Health Problems among People with PTSD and Diabetes

By BreC Latest Reply 2015-02-06 22:27:56 -0600
Started 2015-02-02 09:25:42 -0600

Health Problems among People with PTSD and Diabetes

By Matthew Tull, PhD
Post Traumatic Stress (PTSD) Expert
Are PTSD and diabetes connected in some way? PTSD has been found to be associated with a number of different physical health problems such as heart, respiratory, digestive, and reproductory problems and disease. In addition, PTSD has also been found to be related to autoimmune diseases such as arthritis and diabetes

PTSD and Diabetes
Studies have found that individuals with PTSD are more likely to have diabetes…

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10 replies

Dr Gary
Dr GaryCA 2015-02-06 22:27:56 -0600 Report

BreC, thanks for sharing this article. Really interesting. Another reminder that our systems are all interconnected. Body, mind, spirit.

valentine lady
valentine lady 2015-02-04 22:03:47 -0600 Report

Hi BreC
I have been dx. with PTSD for 6 years now. I knew something was
terribly wrong with me, I just had no idea what. I was physically and mentally abused in my past marriage and am too a rape survivor. I had traumatic flashbacks and still do. Just not so bad after 6 years of therapy and medication therapy. I will probably be on medication
for the rest of my life. Atleast that's what predicted by my dr.this is okay though. I can cope and love again that's what's important to me.
Hugs. VL

jayabee52 2015-02-05 02:31:30 -0600 Report

important to me too because you opened the door to your heart!

Those who continue to make you jump and think it is funny better hide next week cause I'm coming, and they'll hear from me about it.

wildtigger2 2015-02-02 18:57:17 -0600 Report

My son did 3 tours in Iraq. He was medically discharged due to it. He suffers from a very big paranoia of government and big companies.
I am an adult survivor of physical an emotional abuse as a child by my dad. Been through a lot of therapy so I would not repeat the abuse. Still have issues and flash backs.

BreC 2015-02-02 16:54:32 -0600 Report

Thanks to one for helping me bring this post to you all. She helped by adding the link to the article. PTSD has had an impact on my family and I know first hand what it can do to those affected by it. Please if you suspect that you suffer from it, Please get help. And if you know someone who is affected, lend a heartfelt shoulder and suggest they get help. Preaching won't help and may drive one further inside themselves but hopefully giving them a non judgemental ear will save a life.

Refined Ruffian
Refined Ruffian 2015-02-02 10:18:22 -0600 Report

Thank you for sharing this.

As a military civlian I have deployed nine times for about four and a half years of my life (six months at a time). I have never engaged in combat and my exposure to the worst of it has been minimal (I was an aircraft mechanic in the 90's and a UAV pilot in the late 2000's). But I have friends who have and am constantly concerned for them. I follow suicide prevention programs to try to maintain an awareness of the issue.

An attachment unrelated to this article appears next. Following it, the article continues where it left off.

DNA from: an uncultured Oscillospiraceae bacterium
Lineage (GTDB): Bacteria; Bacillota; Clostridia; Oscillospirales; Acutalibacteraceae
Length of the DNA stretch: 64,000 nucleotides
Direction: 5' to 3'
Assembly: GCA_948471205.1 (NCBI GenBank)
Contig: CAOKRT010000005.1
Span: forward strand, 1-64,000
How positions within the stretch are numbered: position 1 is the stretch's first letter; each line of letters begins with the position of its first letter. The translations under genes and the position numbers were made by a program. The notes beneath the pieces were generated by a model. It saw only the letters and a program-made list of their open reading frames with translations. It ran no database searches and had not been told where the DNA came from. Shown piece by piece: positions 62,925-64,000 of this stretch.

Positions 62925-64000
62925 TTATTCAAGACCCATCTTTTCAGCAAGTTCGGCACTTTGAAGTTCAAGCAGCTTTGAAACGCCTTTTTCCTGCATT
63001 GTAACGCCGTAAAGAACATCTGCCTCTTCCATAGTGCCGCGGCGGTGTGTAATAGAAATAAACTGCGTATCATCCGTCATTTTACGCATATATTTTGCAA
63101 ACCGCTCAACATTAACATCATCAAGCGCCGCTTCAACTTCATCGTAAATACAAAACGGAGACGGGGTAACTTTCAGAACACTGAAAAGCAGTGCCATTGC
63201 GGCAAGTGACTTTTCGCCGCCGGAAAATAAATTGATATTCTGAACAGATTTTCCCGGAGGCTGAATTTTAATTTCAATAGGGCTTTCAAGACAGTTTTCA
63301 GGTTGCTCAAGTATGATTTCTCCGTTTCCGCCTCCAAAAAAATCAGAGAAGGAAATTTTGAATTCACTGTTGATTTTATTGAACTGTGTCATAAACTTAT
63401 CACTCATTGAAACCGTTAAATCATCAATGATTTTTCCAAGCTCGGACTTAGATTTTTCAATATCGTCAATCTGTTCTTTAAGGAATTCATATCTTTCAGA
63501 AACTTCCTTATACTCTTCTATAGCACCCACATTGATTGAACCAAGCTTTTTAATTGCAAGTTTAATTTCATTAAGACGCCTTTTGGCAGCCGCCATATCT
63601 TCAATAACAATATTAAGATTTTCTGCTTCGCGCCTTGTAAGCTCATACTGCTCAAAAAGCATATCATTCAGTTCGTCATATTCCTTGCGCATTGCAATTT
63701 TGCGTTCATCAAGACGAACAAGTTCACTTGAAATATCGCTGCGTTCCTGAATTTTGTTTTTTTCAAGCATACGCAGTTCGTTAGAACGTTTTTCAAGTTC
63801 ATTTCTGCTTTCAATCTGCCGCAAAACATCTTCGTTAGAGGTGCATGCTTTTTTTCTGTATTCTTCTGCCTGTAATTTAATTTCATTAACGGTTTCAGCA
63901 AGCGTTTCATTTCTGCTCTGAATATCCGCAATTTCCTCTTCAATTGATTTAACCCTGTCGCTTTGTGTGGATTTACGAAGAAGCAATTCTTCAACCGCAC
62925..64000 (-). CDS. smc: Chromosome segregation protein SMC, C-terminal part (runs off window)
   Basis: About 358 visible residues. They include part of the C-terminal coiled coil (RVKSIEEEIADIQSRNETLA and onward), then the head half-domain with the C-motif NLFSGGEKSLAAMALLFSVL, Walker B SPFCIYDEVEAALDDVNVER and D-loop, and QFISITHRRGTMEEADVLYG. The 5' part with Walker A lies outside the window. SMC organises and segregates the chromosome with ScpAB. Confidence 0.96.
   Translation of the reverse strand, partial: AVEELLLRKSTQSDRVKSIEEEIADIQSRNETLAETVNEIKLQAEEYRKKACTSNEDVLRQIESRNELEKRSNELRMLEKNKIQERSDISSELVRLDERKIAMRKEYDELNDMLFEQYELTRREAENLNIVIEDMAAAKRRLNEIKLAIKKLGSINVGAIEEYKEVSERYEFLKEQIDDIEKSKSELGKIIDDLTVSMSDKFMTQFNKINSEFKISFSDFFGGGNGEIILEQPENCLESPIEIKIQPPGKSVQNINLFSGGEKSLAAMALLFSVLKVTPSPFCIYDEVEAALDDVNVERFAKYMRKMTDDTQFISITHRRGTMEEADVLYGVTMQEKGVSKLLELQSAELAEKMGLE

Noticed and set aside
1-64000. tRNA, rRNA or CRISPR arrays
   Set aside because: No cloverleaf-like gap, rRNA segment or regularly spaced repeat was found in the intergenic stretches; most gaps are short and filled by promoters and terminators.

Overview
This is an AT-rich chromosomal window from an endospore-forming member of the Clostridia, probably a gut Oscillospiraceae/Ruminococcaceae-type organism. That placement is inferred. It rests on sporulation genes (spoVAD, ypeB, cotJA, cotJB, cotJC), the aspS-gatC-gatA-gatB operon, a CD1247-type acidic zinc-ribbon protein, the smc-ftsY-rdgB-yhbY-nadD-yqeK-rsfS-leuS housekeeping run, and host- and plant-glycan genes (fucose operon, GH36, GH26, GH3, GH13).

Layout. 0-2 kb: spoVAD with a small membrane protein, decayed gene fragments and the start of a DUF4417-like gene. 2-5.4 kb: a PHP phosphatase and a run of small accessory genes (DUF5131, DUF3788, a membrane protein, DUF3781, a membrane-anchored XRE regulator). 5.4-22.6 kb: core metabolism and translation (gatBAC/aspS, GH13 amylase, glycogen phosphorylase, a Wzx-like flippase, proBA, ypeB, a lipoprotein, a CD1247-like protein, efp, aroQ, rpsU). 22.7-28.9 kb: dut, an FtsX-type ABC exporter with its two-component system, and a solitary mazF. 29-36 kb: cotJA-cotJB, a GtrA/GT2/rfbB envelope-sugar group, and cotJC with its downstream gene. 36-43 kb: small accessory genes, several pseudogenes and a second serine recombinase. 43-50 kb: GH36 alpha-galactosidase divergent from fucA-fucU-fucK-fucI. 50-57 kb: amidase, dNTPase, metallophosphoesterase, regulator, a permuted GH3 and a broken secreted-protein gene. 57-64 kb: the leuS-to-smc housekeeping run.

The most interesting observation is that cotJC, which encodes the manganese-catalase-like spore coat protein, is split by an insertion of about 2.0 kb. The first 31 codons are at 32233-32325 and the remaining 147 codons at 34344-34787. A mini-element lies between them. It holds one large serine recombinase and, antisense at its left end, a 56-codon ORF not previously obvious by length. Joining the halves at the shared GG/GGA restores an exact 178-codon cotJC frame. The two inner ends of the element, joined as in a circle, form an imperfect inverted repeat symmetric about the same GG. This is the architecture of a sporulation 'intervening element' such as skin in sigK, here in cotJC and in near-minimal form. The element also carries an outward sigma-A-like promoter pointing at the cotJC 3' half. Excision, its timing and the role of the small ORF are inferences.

It is also important to note that veterans experience a form of PTSD when trying to reintegrate into domestic, civil society. I, among others I know, find a better version of ourselves while on deployments. The hard work, the camaraderie, the dirty and dangerous environment. The uncensored encounters. The mission driven focus. I find domestic tranquility does not come easy and can cause me severe anxiety. The self censorship so as not to offend anybody is stressful. My wife's need for me to be a "normal husband" is not always easy for me to accomodate. Societies expectations for my appearance, my language. I know that I am far from unique in this regard. It would not surprise me, then, that the anxieties of returning home could be as guilty of contributing to poor health as the stresses of combat.

The companionship we experience on deployments is very difficult to replicate back home. That loss can and does have a very negative impact on the veteran's emotional health.

I am very sorry for your loss, BreC. It was very strong of you to share this.

DrJohn 2015-02-02 10:13:41 -0600 Report

It has been over 40 years since Vietnam. I still have flashbacks.

BreC 2015-02-02 10:22:57 -0600 Report

The mind can wreak havoc on our emotions and thus our health. I know that 3 days before Amos committed suicide he got a blanket and went to the cemetery where his son was buried and slept there all night on the ground beside his sons grave. Most like me learned this after his passing. He had gotten the orders to return to Iraq and had made the statement that he was never going back there.

BreC 2015-02-02 09:26:23 -0600 Report

My x-husbands brother Amos committed suicide about 2 years ago. Although my x and I had divorced, Amos and I remained friends. His birthday would be February 4th. Amos was a career military man and rose up in the ranks. He was a great guy who would give you the shirt off his back and on the outside, he was the life of the party while on the inside he suffered greatly. He served 3 terms in Iraq. He came back with some very emotional scars. About 10 years ago he lost one of his sons to a boating accident. This just added to his emotional struggle. Every year around his birthday my thoughts drift back to him. I still considered him family. He hated what his brother did to me. He was not diabetic but being that I am, I started thinking about the issues between diabetes and PTSD. (Amos was never diagnosed with PTSD). I do think he had PTSD from both his stint in Iraq and the loss of his son. Any tramatic event can lead to PTSD. My therapist told me on several occasions that I suffered slightly from PTSD from the betrayal I had experienced.

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